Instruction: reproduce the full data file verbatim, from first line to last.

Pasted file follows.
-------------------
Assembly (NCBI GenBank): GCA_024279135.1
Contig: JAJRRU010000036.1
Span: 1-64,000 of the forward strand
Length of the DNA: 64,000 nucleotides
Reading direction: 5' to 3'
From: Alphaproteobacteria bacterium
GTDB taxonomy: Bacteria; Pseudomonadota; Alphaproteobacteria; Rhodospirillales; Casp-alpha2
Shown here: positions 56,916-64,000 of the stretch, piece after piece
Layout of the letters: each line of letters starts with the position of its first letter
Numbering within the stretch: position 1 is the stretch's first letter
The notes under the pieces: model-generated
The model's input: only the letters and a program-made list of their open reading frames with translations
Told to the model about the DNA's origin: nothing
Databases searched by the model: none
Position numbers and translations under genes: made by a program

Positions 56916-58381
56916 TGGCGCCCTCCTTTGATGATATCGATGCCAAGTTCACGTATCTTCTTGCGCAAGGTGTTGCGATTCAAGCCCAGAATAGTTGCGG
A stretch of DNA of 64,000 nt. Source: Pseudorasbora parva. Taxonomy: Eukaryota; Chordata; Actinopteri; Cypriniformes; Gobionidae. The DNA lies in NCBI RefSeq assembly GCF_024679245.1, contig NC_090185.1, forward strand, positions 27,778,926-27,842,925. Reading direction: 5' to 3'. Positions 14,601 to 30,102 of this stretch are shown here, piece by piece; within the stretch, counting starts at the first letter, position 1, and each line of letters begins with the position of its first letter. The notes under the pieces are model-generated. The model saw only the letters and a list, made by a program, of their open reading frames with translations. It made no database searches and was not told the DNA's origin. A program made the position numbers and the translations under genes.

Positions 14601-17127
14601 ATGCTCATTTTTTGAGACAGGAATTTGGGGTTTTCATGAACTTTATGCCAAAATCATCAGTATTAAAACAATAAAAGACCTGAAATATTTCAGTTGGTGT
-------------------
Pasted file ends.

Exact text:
Assembly (NCBI GenBank): GCA_024279135.1
Contig: JAJRRU010000036.1
Span: 1-64,000 of the forward strand
Length of the DNA: 64,000 nucleotides
Reading direction: 5' to 3'
From: Alphaproteobacteria bacterium
GTDB taxonomy: Bacteria; Pseudomonadota; Alphaproteobacteria; Rhodospirillales; Casp-alpha2
Shown here: positions 56,916-64,000 of the stretch, piece after piece
Layout of the letters: each line of letters starts with the position of its first letter
Numbering within the stretch: position 1 is the stretch's first letter
The notes under the pieces: model-generated
The model's input: only the letters and a program-made list of their open reading frames with translations
Told to the model about the DNA's origin: nothing
Databases searched by the model: none
Position numbers and translations under genes: made by a program

Positions 56916-58381
56916 TGGCGCCCTCCTTTGATGATATCGATGCCAAGTTCACGTATCTTCTTGCGCAAGGTGTTGCGATTCAAGCCCAGAATAGTTGCGG
A stretch of DNA of 64,000 nt. Source: Pseudorasbora parva. Taxonomy: Eukaryota; Chordata; Actinopteri; Cypriniformes; Gobionidae. The DNA lies in NCBI RefSeq assembly GCF_024679245.1, contig NC_090185.1, forward strand, positions 27,778,926-27,842,925. Reading direction: 5' to 3'. Positions 14,601 to 30,102 of this stretch are shown here, piece by piece; within the stretch, counting starts at the first letter, position 1, and each line of letters begins with the position of its first letter. The notes under the pieces are model-generated. The model saw only the letters and a list, made by a program, of their open reading frames with translations. It made no database searches and was not told the DNA's origin. A program made the position numbers and the translations under genes.

Positions 14601-17127
14601 ATGCTCATTTTTTGAGACAGGAATTTGGGGTTTTCATGAACTTTATGCCAAAATCATCAGTATTAAAACAATAAAAGACCTGAAATATTTCAGTTGGTGT